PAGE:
With Thanksgiving finally here, I was pulled toward a recent donation in our collection that I found to be a fantastic and thought-provoking read for closing out Native American Heritage Month. Curated by Arlene Hirschfelder and Beverly R. Singer, Rising Voices: Writings of Young Native Americans is a collection of essays, poems, and stories from the late 1880s to the early 1990s. Hirschfelder speaks of the young authors featured in the collection: “their words bear vivid, often eloquent witness to the realities of their lives over the past hundred years. They have much to tell us”.
Separated into the categories of Identity, Family, Homelands, Ritual and Ceremony, Education, and Harsh Realities. Each section includes writings that exemplify a part of the youth’s life. From gorgeous descriptions of mesas to warm and comforting home lives, there is also the truth of the hardships and poverty Native Americans were forced into, and many still live in today. The young writers’ strong sense of awareness and personal values ring throughout the collection, especially as we move into modern times.
Rising Voices is a beautiful and unique collection that spans multiple viewpoints and lives of young Native Americans throughout the last century. Readers are treated to breathtaking poetry and heart-wrenching essays that stick with you long after. This collection includes work from elementary schoolers to graduating seniors, making this the perfect selection for any aged Book Club Group. There is a wealth of continued reading and discussions to be had, especially on the different backgrounds and viewpoints of each author. Some have a deep sense of self and justice, while others bask in the love from their families. My favorite reading, If I Were a Pony, is a collaborative poem by Navajo children where the speaker wishes they were a pinto pony so they could run away to live a carefree life out on the mesa. It is a good exercise to delve into what the author’s were feeling, and what purpose does each excerpt serve in this wider narrative created by Hirschfelder and Singer.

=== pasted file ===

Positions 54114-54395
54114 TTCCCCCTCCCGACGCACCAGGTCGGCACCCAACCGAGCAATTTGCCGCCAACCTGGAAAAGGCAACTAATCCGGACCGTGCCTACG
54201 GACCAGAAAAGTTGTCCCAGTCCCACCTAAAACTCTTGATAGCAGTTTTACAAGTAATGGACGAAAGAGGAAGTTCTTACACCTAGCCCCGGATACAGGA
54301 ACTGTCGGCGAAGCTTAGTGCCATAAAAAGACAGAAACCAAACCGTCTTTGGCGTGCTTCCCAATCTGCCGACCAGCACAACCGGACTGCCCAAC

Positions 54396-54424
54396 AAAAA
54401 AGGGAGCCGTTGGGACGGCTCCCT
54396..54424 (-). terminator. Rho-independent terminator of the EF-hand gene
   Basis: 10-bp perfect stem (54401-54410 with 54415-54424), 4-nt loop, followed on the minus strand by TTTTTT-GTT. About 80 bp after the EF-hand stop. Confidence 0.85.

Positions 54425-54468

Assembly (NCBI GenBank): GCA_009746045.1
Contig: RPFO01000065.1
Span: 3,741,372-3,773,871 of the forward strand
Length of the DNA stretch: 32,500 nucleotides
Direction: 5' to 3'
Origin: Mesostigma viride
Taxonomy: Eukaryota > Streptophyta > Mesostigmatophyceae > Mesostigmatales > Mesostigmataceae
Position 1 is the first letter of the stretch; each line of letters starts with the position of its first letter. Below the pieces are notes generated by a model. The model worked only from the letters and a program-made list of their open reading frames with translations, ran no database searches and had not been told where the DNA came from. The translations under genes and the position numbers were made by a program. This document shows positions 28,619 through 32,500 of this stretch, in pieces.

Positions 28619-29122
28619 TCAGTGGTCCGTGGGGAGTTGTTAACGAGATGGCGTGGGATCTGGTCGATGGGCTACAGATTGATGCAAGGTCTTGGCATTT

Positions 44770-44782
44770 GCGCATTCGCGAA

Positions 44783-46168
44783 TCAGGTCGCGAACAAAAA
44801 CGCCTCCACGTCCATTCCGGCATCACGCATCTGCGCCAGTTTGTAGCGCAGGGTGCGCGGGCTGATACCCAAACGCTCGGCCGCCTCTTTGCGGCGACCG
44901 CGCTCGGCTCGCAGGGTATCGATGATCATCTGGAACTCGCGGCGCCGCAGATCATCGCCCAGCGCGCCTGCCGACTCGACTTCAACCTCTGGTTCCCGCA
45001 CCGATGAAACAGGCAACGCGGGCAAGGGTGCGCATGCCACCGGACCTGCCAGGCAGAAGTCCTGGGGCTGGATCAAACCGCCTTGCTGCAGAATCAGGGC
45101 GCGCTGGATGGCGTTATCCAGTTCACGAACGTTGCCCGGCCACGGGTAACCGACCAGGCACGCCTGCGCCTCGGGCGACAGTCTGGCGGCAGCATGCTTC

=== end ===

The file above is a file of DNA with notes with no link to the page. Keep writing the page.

For a further example of discussion topics, one particular section that stood out to me was Education—pieces included covered topics from US Indian Boarding Schools that worked to assimilate Native American youth from their culture to more modern school efforts to reintroduce students to what has been lost.
Carlisle Indian School, whose mission was to “Kill the Indian, save the Man,” often published propagandist essays and stories from their students as a way to fundraise and maintain a good social image. One essay titled Opportunity, written by Alvis M. Morrin in 1914, extols the virtue of the off-reservation school. He speaks on famous Native Americans, such as former Vice President Charles Curtis, and shows his reverence towards the perceived landscape of progress while still maintaining his heritage:
“Our lot is easier than theirs [our forefathers], for race prejudice has been overcome, and a beneficent Government is giving the Indian youth the opportunities which once belonged only to the white man. Open doors to any vocation are waiting for the Indian to enter.”
In stark contrast, a more modern excerpt included from 1996 when Holy Rosary High School in South Dakota introduced a new course called Modern Indian Psychology in an effort to teach their young Lakota students the importance of their history and the cultural values of their people. In Something Really Different, students reported feeling a sense of belonging and pride they had never had before, highlighting the importance that young Native Americans continue to learn about their history.
“Before this course, we didn’t even know that Indians were important or that it was important for us to know Indian history and values.” – Patrick Kills Crow and Mary Crazy Thunder
“Now I am glad I am an Indian. Before I was ashamed of it.” – Francis Clifford
How are these student’s voices being used? And are they being promoted for their benefit or someone else’s? And what purpose do they serve in the anthology?
If you’re interested in requesting Rising Voices for your book club, you can find the Request Form here. There are 7 copies available. (A librarian must request items)
To see more of our Native American Voices book club titles, visit the link here.
Hirschfelder, Arlene & Singer, Beverly. Rising Voices. HarperPerennial. 1996.